It’s a given that most people write differently from how they speak. And nowhere is that more the case than in emails. While some people take the time to word carefully crafted emails that could be read verbatim, other emails would seem to be nonsensical if they were read in real life. Comedy duo Tripp and Tyler poke some fun at the email video in their video “Email in Real Life“—watch below:

While the video is a tongue-in-cheek look at how emails when read word for word don’t make sense in real life, there’s still something to be said for how you can improve your electronic communication, especially if you’re a remote worker:

Use the “reply all” judiciously.

Let’s say your boss asks for a staff update. Without thinking, you might hit the “reply all”, but that might not be necessary. In fact, it might annoy some of your colleagues. So just respond back to your boss unless your “Sure thing!” response absolutely has to be shared among the entire team.

Check your email for potential errors.

There’s nothing worse than getting an email from a coworker that references an attached file—but the attached file is nowhere to be found. You’ll spend time and energy looking for it, thinking that it’s you who can’t see it when your sender simply forgot to attach it. Avoid this error by making sure that when you send emails that they contain all the info (and files) that they’re supposed to.

Use upper (and lower) case.

You’re super excited about a plum project that your boss recently assigned you. But is that really a reason to write in all caps in your email? All caps can come across as shouting to some people, and since you want to look as professional as possible, it’s better to stick to upper—and lower—case. To show your enthusiasm, add an exclamation point (just one) for effect.

Focus on your work.

Let’s face it: when you’re working remotely, there are many things to distract you from your work, including your mom. So if your mom calls or emails you with a must-watch video or wants to chat, let her know that you’re working and that you’ll call her on your lunch hour or after your workday is done.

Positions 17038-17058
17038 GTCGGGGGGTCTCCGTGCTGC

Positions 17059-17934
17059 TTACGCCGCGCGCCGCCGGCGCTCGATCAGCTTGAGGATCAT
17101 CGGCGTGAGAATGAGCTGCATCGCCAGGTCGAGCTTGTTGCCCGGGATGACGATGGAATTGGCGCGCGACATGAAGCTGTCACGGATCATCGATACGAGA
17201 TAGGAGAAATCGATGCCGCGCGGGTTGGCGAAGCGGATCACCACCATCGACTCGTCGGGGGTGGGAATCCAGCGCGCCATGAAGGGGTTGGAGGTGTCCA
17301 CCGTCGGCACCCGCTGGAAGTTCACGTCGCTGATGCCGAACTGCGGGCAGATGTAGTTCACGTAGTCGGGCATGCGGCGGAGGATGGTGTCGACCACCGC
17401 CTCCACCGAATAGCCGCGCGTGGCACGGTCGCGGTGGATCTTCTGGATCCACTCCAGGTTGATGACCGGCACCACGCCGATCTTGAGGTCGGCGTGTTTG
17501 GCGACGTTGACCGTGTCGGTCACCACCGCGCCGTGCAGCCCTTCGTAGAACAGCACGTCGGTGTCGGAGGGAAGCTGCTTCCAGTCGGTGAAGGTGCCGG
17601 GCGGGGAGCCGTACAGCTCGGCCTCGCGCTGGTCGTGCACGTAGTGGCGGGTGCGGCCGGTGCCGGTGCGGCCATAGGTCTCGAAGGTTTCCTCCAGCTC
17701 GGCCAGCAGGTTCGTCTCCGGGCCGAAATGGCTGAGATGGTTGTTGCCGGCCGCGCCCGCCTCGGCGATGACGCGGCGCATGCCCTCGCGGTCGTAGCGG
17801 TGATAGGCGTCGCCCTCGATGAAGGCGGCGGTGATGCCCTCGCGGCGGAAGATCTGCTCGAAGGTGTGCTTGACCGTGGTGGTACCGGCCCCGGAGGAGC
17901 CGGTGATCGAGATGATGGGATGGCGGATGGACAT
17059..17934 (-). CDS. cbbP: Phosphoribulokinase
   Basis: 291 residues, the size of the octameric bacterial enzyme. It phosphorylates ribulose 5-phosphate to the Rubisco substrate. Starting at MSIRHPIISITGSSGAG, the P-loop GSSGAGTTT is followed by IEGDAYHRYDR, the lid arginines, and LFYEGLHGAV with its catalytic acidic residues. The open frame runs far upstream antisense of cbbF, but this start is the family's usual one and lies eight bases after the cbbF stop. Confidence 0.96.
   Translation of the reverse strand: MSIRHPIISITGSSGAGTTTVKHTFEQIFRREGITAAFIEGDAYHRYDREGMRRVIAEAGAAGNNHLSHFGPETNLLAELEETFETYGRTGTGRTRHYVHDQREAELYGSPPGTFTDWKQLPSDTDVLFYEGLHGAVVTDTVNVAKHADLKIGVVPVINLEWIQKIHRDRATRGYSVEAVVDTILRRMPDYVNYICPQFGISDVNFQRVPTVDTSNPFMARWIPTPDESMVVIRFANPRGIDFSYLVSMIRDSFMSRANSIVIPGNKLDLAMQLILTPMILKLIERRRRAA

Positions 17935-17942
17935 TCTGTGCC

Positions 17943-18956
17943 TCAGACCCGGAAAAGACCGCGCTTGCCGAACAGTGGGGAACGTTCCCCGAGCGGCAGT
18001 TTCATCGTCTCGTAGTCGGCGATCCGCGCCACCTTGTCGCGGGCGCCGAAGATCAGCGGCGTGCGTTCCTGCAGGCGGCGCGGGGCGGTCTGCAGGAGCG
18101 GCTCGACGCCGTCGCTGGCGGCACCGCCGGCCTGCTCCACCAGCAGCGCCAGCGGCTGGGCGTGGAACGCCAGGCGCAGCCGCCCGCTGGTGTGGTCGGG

Update your auto-responder.

Auto-responders are a great email tool when you’re going to be away from your desk at a conference or on vacation. What’s not cool is when you’re back at work—but you’re auto-responder is still on. So even though you still might mentally be in vacay-mode (and don’t want to face an onslaught of emails upon your return), turn your auto-responder off once you’re back at work.

Unclutter your inbox.

There’s nothing more frustrating than when you have an urgent email and it can’t be delivered to your recipient because that person’s inbox is full. Make sure to empty out your email daily so that all emails—urgent and otherwise—can get through.

Email the right person.

Sure there are six Sonia’s in your contacts, but there’s only one who should be included on the confidential email you’re about to send out. Before you hit send, make sure that you have the right people listed on your email, or you might wind up with major sender’s regret later on.

Learning how to handle your email communication more effectively can help make you a better, more productive remote worker. So the next time you’re about to send an email, think about how you can possibly make it better, thanks to the funny tips from Tripp and Tyler.

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